I lean more towards the goodwill translation than loving kindness but I combine the thought of goodwill with the idea of boundless friendliness which is how John Peacock translated metta in one of his dhamma talks that I find useful. Peacock also compared the term mitta, as in kalayanamitta or admirable friend in the holy life, with metta and showed their relation which is one of the reasons why boundless friendliness makes sense. Friendliness also conveys some of the aspects of loving kindness that the term goodwill lacks but without evoking the overzealous qualities that the term loving kindness carries. So to sum up, I think of metta as goodwill and boundless friendliness towards all living beings and with this understanding there isn't any confusion between what I consider love and what I consider metta although obviously they have overlapping qualities.

:namaste:
"I don't envision a single thing that, when developed & cultivated, leads to such great benefit as the mind. The mind, when developed & cultivated, leads to great benefit."

"I don't envision a single thing that, when undeveloped & uncultivated, brings about such suffering & stress as the mind. The mind, when undeveloped & uncultivated, brings about suffering & stress."
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Re: Love & Loving-kindness

Postby daverupa » Tue Feb 05, 2013 7:21 pm

I like the term "friendliness" for metta, though I sometimes prefer the strength of the term "camaraderie".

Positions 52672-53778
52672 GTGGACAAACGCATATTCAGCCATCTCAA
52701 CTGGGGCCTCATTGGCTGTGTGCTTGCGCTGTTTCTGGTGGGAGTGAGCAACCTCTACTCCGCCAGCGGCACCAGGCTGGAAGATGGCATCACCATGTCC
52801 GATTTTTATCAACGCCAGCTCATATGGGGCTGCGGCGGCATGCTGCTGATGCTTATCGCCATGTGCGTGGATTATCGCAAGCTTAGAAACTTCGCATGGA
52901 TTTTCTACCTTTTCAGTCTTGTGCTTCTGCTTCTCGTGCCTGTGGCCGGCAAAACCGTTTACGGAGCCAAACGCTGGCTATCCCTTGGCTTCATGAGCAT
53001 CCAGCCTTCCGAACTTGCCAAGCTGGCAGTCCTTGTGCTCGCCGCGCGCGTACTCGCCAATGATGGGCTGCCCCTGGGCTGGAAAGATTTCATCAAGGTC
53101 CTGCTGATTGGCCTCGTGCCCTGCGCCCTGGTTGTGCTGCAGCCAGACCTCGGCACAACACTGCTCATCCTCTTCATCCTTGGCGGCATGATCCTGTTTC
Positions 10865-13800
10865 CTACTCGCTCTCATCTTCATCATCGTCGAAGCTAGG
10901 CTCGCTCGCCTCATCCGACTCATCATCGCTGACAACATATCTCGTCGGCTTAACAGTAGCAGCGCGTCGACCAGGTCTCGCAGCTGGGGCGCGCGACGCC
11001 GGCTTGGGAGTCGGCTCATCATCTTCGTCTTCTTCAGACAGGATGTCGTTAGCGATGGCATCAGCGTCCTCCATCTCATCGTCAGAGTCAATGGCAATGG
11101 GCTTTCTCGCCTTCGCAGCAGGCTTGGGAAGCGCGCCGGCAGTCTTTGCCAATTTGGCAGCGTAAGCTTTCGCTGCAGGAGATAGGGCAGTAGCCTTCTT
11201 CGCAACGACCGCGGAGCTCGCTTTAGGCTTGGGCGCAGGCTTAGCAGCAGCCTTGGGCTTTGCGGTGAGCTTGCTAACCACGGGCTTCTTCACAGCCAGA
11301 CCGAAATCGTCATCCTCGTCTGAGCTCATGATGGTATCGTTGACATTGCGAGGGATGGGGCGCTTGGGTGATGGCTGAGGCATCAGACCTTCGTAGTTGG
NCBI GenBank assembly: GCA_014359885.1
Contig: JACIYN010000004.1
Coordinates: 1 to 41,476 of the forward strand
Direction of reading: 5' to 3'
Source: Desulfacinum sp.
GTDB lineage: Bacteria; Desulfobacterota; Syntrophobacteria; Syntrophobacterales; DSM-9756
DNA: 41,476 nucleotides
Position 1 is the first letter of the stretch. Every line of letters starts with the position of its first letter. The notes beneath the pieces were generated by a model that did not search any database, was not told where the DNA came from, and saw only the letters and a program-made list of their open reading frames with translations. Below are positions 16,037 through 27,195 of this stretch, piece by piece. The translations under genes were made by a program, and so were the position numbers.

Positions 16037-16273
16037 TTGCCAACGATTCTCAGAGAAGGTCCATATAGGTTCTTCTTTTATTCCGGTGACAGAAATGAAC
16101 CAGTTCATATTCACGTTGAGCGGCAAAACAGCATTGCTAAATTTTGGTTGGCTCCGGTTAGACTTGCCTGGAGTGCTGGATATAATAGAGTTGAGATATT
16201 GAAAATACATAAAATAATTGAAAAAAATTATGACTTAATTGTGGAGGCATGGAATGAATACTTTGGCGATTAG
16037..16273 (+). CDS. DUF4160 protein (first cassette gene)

"And how is it, bhikkhus, that by protecting oneself one protects others? By the pursuit, development, and cultivation of the four establishments of mindfulness. It is in such a way that by protecting oneself one protects others.

    "And how is it, bhikkhus, that by protecting others one protects oneself? By patience, harmlessness, goodwill, and sympathy. It is in such a way that by protecting others one protects oneself.
- Sedaka Sutta [SN 47.19]
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Re: Love & Loving-kindness

Postby polarbuddha101 » Tue Feb 05, 2013 7:31 pm

daverupa wrote:I like the term "friendliness" for metta, though I sometimes prefer the strength of the term "camaraderie".


Hmm, good one. I'll add that to my metta arsenal. Camaraderie carries that connotation that "we're all in it together" and that perception is useful when dealing with difficult people, or anyone for that matter.

:thumbsup:
"I don't envision a single thing that, when developed & cultivated, leads to such great benefit as the mind. The mind, when developed & cultivated, leads to great benefit."

"I don't envision a single thing that, when undeveloped & uncultivated, brings about such suffering & stress as the mind. The mind, when undeveloped & uncultivated, brings about suffering & stress."
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Re: Love & Loving-kindness

Postby Uilium » Wed Feb 06, 2013 7:49 pm

makarasilapin wrote:
Uilium wrote:What is the difference between love without attatchment and loving-kindness(or compassion)?


i really dislike the term "loving-kindness". try to be lovingly kind to person that treats you like garbage. instead, i've found it easier to have goodwill for them - disliking them but wishing them all the best, ie. that they see the causes for true happiness and that they act upon them.

again, "love without attachment" sounds ridiculous to me. that would require the love to be unconditional, and i think we know what the Unconditioned is; to say the Buddha "loved" everyone would be a misunderstanding but i think it's closer to the mark that he had goodwill toward all beings, ie. that they see the causes for true happiness and that they act upon them.


Ok, people usually leave they're parent's home and become less attatched or never were that attatched but the love is still there, what about that? Yeah, it looks so much like we can't seperate love from attatchment so I reflect on love and attatchment. Were I don't understand I have instead great faith and confidence because of what I already understand supports what IS do not understand yet...and I would certainly not try to see it my own view.